University of California Berkeley - Blue and Gold Yearbook (Berkeley, CA)

 - Class of 1895

Page 1 of 372

 

University of California Berkeley - Blue and Gold Yearbook (Berkeley, CA) online yearbook collection, 1895 Edition, Cover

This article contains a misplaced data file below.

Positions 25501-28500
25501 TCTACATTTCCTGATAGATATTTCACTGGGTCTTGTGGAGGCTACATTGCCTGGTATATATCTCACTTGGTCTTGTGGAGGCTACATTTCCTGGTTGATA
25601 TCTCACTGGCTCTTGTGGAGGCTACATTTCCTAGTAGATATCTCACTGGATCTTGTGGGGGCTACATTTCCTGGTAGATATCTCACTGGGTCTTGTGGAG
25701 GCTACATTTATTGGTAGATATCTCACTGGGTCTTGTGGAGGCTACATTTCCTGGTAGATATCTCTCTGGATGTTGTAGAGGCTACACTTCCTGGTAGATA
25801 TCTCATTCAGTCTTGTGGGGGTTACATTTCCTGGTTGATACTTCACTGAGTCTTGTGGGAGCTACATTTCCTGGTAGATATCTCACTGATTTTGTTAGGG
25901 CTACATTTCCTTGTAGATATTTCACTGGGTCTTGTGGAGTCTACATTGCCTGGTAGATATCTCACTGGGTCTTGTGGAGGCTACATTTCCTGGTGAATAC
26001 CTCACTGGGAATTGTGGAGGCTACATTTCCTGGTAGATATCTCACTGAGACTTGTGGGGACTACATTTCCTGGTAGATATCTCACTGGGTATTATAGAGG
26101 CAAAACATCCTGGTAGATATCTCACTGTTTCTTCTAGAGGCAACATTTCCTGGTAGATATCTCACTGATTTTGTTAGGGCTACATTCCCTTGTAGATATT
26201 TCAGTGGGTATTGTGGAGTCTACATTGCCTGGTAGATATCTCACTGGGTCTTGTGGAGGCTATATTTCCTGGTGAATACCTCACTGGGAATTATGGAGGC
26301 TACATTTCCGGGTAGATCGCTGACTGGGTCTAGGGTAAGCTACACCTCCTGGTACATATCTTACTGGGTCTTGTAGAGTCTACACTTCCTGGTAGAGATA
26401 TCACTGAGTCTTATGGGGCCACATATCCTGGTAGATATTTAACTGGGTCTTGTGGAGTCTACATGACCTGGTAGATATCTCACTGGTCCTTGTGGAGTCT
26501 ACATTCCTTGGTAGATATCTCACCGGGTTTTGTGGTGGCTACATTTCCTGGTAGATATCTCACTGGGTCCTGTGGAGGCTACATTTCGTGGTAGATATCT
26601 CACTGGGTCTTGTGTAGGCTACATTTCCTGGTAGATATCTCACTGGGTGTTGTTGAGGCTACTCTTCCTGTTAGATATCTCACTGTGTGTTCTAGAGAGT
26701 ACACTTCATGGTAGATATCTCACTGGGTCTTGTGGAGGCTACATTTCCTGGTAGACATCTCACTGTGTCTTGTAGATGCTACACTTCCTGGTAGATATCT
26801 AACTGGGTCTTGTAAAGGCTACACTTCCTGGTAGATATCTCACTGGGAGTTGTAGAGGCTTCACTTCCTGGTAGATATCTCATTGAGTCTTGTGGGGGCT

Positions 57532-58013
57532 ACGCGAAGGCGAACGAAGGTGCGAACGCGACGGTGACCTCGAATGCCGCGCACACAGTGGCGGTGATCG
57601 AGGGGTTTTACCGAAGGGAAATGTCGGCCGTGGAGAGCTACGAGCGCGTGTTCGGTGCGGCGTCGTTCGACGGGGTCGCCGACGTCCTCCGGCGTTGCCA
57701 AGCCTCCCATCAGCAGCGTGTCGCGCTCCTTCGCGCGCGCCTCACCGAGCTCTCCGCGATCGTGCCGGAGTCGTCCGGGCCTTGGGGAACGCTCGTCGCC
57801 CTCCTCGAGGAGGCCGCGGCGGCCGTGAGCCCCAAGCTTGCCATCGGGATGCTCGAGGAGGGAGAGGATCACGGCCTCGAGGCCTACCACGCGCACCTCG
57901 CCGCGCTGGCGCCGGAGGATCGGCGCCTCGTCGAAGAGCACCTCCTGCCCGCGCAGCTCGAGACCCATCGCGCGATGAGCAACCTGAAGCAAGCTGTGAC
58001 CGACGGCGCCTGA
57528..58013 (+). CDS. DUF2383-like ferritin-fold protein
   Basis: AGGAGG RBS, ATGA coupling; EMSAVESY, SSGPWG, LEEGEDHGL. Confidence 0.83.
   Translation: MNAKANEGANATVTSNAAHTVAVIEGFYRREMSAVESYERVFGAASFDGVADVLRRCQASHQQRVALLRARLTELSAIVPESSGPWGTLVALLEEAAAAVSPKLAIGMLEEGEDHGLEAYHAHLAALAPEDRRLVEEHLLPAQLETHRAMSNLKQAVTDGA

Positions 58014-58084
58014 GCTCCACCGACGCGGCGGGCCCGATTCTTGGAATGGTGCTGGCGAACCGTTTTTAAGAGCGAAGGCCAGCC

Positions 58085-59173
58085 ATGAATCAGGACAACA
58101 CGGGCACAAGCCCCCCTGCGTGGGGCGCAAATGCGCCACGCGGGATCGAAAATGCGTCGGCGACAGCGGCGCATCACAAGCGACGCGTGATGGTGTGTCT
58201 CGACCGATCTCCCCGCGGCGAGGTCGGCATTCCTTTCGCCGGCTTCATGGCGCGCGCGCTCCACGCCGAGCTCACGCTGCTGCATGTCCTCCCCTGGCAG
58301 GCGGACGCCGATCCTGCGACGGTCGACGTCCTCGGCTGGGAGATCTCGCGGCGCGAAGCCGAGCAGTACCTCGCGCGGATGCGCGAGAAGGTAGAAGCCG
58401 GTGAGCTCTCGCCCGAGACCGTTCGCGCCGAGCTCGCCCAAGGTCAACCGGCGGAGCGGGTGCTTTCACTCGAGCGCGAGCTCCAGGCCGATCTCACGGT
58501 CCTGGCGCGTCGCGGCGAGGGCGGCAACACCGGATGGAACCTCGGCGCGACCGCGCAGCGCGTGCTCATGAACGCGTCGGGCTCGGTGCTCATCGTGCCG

Cover



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Text from Pages 1 - 372 of the 1895 volume: